Health promotion is the process of enabling people to increase control over and to improve their health [40]. Oral health education is an important part of oral health promotion and is an essential and basic part of oral health services [41]. Since the 1900s, oral health education has been considered an important and integral part of dental health services and has been delivered to individuals and groups in settings such as dental practice, schools, the workplace, and day-care and residential settings for older adults. The population as a whole has also been targeted using mass-media campaigns [42]. The educational interventions used have varied considerably, from the simple provision of information to the use of complex programs involving psychological and behavior-change strategies [42]. The goals of the interventions have also been broad, so that knowledge, attitudes, intentions, beliefs, behaviors, use of dental services and oral health status have all been targeted for change [42]. Oral health education aims to promote oral health through educational means, principally the provision of information to improve oral health knowledge for adoption of a healthier lifestyle, change attitudes and desirable behaviors [43]. Oral health education is essential for promoting oral health in adolescents [44]. During adolescence, young people are able to assume responsibility for learning and maintaining health-related attitudes and behaviors that carry over into adulthood [45]. The school system is a logical environment in which to teach preventive oral health practices and promote oral health [46]. A school is a closed environment that concentrates a considerable number of individuals of the same age group who regularly attend the institution. For this reason, it has been considered ideal for developing health and oral hygiene programs with children in age groups that are favorable for adopting preventive measures [47]. Moreover, oral health behavior is a result of a lifelong learning process, this process can best be achieved by an interdisciplinary collaboration among dentists and professionals in other areas, such as psychologists and teachers [48].

Effectiveness of School Based Oral Health Education Programs

In order to control the growing burden of oral diseases, a number of developing countries introduced a school-based oral health education programs and preventive programs which aim at improving oral health behavior and status of the child population. The initial evaluations from such programs conducted in Brazil [49], Indonesia [50], and Madagascar [51] have disclosed some encouraging results. According to Kay and Locker educational oral health programs have a small positive effect, which temporarily reduces dental plaque, and there is no impact on dental caries. In the same way, awareness levels can almost always be improved by oral health promotion initiatives. However, whether these shifts in knowledge and attitudes can be causally related to changes in behavior or clinical indices of disease has not yet been established [52]. A systematic review indicated that knowledge and attitudes could be improved through oral health education, with one study showing positive effects [42]. Tolvanen and his team reported that children in the experimental group of a randomized controlled trial tended to improve their behavior more than did those in the control group. Children in the experimental group (n=250) were offered an individualized regimen for dental caries control, aiming to identify and eliminate those factors that had led to the presence of active dental caries. The authors concluded that the oral health-promotion program can improve oral health-related behavior but has less effect on improvement of attitudes [53]. It is surmised that well-designed educational intervention studies may improve oral hygiene indices and awareness levels in children, although this does not imply an effective change in habits [54]. The impact of oral health education (Lecture using PowerPoint presentation) on oral hygiene knowledge, practices, plaque control and gingival health of 13- to 15-year-old school children was studied in Bangalore city [55]. Nine months post-intervention, there was a significant improvement in oral hygiene knowledge and practices among the experimental groups. There were significant reductions in the mean scores of plaque index and gingival index among the experimental groups. It was concluded that active involvement of school children with reinforcement of oral health education can improve oral hygiene knowledge, practices and gingival health and decrease plaque level [55].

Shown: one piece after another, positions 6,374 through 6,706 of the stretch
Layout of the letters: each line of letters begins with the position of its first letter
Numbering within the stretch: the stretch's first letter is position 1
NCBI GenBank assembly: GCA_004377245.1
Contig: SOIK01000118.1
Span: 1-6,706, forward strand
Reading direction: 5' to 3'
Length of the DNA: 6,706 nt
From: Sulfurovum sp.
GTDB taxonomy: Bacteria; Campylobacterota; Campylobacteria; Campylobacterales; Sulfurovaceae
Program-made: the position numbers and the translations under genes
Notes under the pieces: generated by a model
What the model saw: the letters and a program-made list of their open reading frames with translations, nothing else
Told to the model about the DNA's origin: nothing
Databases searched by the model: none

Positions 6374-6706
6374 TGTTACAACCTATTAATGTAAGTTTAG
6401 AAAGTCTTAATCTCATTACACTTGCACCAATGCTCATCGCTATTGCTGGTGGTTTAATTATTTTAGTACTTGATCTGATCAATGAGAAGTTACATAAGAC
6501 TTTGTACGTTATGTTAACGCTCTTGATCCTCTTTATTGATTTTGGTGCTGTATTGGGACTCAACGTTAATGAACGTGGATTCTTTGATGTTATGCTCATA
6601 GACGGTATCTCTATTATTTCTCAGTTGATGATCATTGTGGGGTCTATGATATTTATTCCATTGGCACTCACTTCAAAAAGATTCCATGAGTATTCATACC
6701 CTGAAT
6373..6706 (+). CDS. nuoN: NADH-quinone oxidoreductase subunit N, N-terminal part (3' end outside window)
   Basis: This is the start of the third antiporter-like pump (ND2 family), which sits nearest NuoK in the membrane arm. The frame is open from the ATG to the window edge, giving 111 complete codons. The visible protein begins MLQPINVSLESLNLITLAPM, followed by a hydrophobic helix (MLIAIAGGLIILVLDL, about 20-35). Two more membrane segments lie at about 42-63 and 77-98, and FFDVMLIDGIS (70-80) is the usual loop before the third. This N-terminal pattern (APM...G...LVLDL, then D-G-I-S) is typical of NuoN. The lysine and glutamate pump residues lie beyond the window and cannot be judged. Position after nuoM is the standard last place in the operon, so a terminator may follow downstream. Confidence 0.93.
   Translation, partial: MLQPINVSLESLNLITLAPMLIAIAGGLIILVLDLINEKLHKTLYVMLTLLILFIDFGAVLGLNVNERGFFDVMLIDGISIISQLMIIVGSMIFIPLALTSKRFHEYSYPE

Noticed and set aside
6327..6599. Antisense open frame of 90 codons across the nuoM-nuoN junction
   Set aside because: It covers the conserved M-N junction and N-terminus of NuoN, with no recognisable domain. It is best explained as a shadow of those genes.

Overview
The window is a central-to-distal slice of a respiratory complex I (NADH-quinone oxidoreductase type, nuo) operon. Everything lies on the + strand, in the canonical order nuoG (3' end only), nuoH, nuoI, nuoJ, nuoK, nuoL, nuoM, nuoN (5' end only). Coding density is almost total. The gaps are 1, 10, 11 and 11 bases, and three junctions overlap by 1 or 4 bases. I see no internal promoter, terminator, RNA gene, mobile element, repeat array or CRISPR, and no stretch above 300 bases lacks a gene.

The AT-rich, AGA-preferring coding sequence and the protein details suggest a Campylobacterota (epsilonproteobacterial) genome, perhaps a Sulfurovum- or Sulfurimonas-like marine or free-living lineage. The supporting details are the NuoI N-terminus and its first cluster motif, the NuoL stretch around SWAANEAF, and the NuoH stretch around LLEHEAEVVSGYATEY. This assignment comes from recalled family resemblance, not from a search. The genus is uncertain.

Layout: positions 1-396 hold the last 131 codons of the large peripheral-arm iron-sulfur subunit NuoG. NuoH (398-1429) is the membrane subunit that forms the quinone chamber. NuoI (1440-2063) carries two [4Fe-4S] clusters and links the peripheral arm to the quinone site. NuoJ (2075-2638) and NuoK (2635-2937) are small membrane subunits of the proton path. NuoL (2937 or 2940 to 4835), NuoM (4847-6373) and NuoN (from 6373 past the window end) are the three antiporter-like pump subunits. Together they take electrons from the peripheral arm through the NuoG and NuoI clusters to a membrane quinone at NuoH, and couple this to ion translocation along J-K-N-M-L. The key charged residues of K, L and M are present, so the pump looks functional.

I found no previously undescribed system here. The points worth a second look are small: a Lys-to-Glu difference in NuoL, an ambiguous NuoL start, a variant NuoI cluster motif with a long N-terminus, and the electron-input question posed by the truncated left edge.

Effectiveness of School Based Oral Health Education Programs in Saudi Arabia

Elfaki and her team assessed the impact of health education program on promoting knowledge and practices among school age children in Najran, Saudi Arabia. Two hundred and nine students out of 288 students examined had dental caries with a prevalence rate of 72.6%. About two thirds of the examined students didn't know the causes of dental caries and 70% of the respondents had no idea about fluoridated toothpastes [56]. The study also revealed that 37% of the students got their dental health knowledge from their parents. After conducting the health education program all students became aware of the causes of dental caries and their knowledge was significantly improved (p<0.01). Also the students' knowledge about fluoridated toothpastes and their importance in combating dental caries was significantly increased (p<0.01) [56]. The evaluation of the impact of a school-based oral hygiene instructions program on the gingival health of children in randomly selected middle schools in Riyadh, Saudi Arabia was conducted 2015. The continued reduction of gingival index and plaque index scores at the end of the intervention observed in this study suggested that a school-based oral hygiene measures program can significantly improve oral health among school children [57].